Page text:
The Royal Flight Across the Mount

2 Sam. 15:13, 14, 17, 18, 23, 30
A messenger came and told David, "The hearts of the men of Israel are with Absalom." Then David said to all his officials who were with him in Jerusalem, "Come! We must flee, or none of us will escape from Absalom. We must leave immediately, or he will move quickly to overtake us and bring ruin upon us and put the city to the sword."

So the king set out, with all the people following him, and they halted at a place some distance away. All his men marched past him, along with all the Kerethites and Pelethites; and all the six hundred Gittites who had accompanied him from Gath marched before the king.

The whole countryside wept aloud as all the people passed by. The king also crossed the Kidron Valley, and all the people moved on toward the desert.

But David continued up the Mount of Olives, weeping as he went; his head was covered and he was barefoot. All the people with him covered their heads too and were weeping as they went up.

2 Sam. 16:5, 6, 11, 12, 14
As King David approached Bahurim, a man from the same clan as Saul's family came out from there. His name was Shimei son of Gera, and he cursed as he came out. He pelted David and all the king's officials with stones, though all the troops and the special guard were on David's right and left.

David then said to Abishai and all his officials, "My son, who is of my own flesh, is trying to take my life. How much more, then, this Benjamite! Leave him alone; let him curse, for the Lord has told him to. It may be that the Lord will see my distress and repay me with good for the cursing I am receiving today."

The king and all the people with him arrived at their destination exhausted. And there he refreshed himself.

(See also 2 Sam. 15:1-31 and 2 Sam. 16:5-15)

The most sacred and impressive memorials of Mount Olivet are to be found in the evangelical narrative, and associated with the words and work of the Divine Redeemer. In the truest sense of the term, the Memories of Olivet are the Memories of Jesus. Its rocks, its footpaths, its little dells and ravines and olive groves, are, above all, fragrant with "the name which is above every name." Its green slopes are a sacred scroll--an illuminated book--glowing with the records of His presence and power--His pleadings and His tears. The Old Testament, however, is far from being either silent or devoid of interest regarding a locality, which was to receive its loftiest and truest consecration at a later and brighter day--and the passages indicated at the head of this chapter, form alike the earliest and the most remarkable of these "Memories" which preceded the Gospel Era.

Few single incidents indeed in Old Testament story, are so vividly photographed in all their minute details as that which we are now to consider. Touching must have been the scene here unfolded. The uncrowned and unsandalled King, with head covered and eyes dim with tears, pursuing his way along the precipitous road "by the ascent of the Olives" to the country of exile whence he might never return--the wailing crowd, like a long funeral procession, their heads similarly muffled, (for "the whole land wept"), tracking his steps.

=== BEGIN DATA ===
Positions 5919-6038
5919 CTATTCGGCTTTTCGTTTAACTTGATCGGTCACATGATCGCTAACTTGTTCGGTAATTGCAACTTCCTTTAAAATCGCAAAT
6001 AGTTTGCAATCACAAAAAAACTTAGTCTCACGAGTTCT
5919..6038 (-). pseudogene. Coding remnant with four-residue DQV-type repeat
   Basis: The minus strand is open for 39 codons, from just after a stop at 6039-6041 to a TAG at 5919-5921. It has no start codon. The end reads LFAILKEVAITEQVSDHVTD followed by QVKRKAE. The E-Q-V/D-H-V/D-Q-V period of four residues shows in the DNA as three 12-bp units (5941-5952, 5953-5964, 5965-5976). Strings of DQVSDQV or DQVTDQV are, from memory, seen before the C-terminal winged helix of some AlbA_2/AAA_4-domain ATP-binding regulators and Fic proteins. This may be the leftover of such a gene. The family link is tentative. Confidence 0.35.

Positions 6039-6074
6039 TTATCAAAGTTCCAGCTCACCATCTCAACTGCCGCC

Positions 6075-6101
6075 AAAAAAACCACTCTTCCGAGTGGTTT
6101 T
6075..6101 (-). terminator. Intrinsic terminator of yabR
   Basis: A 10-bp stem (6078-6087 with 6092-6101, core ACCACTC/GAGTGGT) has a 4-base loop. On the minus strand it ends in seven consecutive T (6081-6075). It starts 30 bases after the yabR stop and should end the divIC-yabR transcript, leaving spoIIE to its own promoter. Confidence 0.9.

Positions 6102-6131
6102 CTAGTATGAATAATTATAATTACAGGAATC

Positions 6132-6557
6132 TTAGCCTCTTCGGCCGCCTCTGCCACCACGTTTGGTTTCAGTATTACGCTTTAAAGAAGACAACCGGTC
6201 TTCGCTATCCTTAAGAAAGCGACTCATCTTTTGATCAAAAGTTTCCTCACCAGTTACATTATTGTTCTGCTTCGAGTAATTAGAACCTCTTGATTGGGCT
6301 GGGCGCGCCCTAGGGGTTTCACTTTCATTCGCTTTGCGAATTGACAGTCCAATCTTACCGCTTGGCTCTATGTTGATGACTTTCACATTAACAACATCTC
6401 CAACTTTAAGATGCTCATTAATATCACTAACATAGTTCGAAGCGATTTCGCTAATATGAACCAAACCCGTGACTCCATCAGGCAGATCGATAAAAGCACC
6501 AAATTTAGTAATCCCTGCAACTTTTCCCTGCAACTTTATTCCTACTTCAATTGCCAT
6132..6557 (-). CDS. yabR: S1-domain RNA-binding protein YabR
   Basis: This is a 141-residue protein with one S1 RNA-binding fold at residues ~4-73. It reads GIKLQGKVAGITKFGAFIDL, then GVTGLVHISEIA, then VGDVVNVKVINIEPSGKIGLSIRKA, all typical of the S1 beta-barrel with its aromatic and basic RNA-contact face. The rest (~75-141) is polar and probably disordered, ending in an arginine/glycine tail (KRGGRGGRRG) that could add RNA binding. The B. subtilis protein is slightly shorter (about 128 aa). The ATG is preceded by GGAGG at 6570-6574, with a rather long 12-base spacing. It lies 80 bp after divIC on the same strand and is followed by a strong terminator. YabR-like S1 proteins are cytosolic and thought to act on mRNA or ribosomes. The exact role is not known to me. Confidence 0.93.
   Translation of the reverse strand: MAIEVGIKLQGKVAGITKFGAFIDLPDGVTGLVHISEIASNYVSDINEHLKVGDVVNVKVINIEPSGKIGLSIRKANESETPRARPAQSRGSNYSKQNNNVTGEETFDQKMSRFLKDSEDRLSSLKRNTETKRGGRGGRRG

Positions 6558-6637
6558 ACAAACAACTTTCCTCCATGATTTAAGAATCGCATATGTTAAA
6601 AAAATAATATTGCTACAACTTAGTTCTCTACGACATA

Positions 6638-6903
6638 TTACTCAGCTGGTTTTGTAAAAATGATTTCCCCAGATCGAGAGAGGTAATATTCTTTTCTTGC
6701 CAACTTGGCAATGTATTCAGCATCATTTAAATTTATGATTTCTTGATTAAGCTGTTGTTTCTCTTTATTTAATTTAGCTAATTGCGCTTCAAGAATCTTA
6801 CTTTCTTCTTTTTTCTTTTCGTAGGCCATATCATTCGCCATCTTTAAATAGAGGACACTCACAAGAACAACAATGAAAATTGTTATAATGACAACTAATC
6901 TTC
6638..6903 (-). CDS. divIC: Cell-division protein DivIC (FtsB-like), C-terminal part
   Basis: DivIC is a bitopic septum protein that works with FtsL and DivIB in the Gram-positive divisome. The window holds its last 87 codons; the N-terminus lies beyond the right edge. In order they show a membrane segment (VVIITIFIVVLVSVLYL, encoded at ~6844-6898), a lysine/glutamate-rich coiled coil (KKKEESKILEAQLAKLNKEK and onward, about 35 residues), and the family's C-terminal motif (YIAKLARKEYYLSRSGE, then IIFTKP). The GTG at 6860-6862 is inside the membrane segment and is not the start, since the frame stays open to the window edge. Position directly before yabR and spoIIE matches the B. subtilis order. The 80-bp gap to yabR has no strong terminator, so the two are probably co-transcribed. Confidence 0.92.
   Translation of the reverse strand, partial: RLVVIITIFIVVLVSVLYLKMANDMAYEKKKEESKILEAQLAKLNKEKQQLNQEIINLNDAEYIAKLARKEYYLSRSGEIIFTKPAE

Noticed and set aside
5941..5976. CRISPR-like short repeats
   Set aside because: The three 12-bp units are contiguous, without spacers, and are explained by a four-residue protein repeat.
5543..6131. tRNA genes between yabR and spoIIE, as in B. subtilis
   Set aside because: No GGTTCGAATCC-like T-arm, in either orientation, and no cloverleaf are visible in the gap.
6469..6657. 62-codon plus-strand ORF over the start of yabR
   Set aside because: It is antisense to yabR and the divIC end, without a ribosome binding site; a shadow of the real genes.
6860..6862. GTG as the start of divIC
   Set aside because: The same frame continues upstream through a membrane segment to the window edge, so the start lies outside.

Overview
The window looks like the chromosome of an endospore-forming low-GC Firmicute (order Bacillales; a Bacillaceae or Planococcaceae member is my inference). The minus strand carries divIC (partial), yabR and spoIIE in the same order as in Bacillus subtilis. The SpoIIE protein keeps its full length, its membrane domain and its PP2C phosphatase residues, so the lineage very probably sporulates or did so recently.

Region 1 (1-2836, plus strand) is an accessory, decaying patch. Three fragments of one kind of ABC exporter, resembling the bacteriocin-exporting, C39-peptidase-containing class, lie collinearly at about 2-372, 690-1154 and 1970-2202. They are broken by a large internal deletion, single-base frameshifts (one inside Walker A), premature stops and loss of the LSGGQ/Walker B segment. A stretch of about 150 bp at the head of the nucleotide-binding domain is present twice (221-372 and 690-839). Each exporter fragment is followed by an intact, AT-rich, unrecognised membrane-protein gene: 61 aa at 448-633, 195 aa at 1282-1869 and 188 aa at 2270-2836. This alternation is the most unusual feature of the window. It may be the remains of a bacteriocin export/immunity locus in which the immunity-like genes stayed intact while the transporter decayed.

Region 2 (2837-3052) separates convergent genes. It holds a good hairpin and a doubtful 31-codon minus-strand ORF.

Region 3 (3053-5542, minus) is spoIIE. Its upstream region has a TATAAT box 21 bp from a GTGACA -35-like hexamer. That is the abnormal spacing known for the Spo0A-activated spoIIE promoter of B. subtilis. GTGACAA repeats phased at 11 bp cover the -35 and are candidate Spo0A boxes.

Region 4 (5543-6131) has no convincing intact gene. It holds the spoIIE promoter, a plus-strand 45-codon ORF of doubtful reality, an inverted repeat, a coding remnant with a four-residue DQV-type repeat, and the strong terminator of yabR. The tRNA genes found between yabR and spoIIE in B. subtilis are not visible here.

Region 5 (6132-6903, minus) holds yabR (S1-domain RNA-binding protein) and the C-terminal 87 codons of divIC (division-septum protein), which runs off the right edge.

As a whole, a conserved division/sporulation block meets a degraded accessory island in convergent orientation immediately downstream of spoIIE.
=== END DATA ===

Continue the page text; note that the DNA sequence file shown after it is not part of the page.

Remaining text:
"Put not your trust in Princes, nor in the son of man, in whom there is no help." "Cease you from man whose breath is in his nostrils, for wherein is he to be accounted of." To all outward appearance, the Minstrel King of Judah had been securely seated on his Throne. Though a man of war from his youth, his sword was sheathed, his empire consolidated, his capital strengthened and beautified--peace seemed to be within its walls and prosperity within its palaces. But a storm was gathering, and the noblest vessel on that surging sea is driven on the rocks! Sundry political causes, on which we need not now enter, may have tended to foster and stimulate the national disaffection. Chiefly among these, may be noted, the impolitic appointment of mercenaries for the Royal Body-guard--"Cherethites, Perethites, and Gittites, six hundred men, which came after him from Gath," (2 Sam. 15:18.)

It is not difficult, indeed, to seek David's personal reasons for this enlistment of foreign soldiers and counselors. There is no doubt that at this period of the monarchy his popularity was on the wane. Since the commission of the great crime of his life, his whole character as a ruler seems to have deteriorated. That crime had recoiled terribly on its perpetrator. He secluded himself more from his subjects. He was deeply conscious that he had justly forfeited, at least the former enthusiastic ardor of their love and loyalty. He was no longer either physically or morally the hero he once was. Losing his own self-respect and self-confidence, he lost confidence in the attachment of his old and trusted advisers, and with a short-sighted policy availed himself of extraneous aid. Add to this--some have inferred, from references in several of the Psalms, that at this period he had become the victim of bodily ailment; an ailment so severe, as to prevent him, for the time, discharging indispensable public duties; more especially that, which has ever possessed peculiar charm in the eyes of Orientals, seating himself day by day by the City Gate--the arbiter in disputes and the redressor of wrongs.